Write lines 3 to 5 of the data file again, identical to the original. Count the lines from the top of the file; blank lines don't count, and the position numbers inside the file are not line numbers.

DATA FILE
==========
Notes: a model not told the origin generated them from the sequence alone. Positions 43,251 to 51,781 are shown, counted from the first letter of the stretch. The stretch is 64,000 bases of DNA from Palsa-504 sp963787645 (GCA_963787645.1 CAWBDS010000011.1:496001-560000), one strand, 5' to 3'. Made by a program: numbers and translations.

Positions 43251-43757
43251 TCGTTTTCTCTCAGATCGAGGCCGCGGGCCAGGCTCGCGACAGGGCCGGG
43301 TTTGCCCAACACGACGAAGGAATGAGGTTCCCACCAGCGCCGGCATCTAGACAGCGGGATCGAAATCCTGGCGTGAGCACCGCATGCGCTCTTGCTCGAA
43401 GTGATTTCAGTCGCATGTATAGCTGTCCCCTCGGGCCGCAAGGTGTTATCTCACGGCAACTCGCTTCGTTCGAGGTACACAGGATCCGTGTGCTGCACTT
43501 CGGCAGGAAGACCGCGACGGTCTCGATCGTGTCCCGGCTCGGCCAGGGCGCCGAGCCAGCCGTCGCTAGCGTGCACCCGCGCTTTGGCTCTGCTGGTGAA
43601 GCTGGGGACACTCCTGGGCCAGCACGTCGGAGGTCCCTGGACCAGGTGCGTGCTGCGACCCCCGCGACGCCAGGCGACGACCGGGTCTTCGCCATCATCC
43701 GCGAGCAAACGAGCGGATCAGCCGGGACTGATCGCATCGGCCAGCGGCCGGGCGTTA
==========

43251 TCGTTTTCTCTCAGATCGAGGCCGCGGGCCAGGCTCGCGACAGGGCCGGG
43301 TTTGCCCAACACGACGAAGGAATGAGGTTCCCACCAGCGCCGGCATCTAGACAGCGGGATCGAAATCCTGGCGTGAGCACCGCATGCGCTCTTGCTCGAA
43401 GTGATTTCAGTCGCATGTATAGCTGTCCCCTCGGGCCGCAAGGTGTTATCTCACGGCAACTCGCTTCGTTCGAGGTACACAGGATCCGTGTGCTGCACTT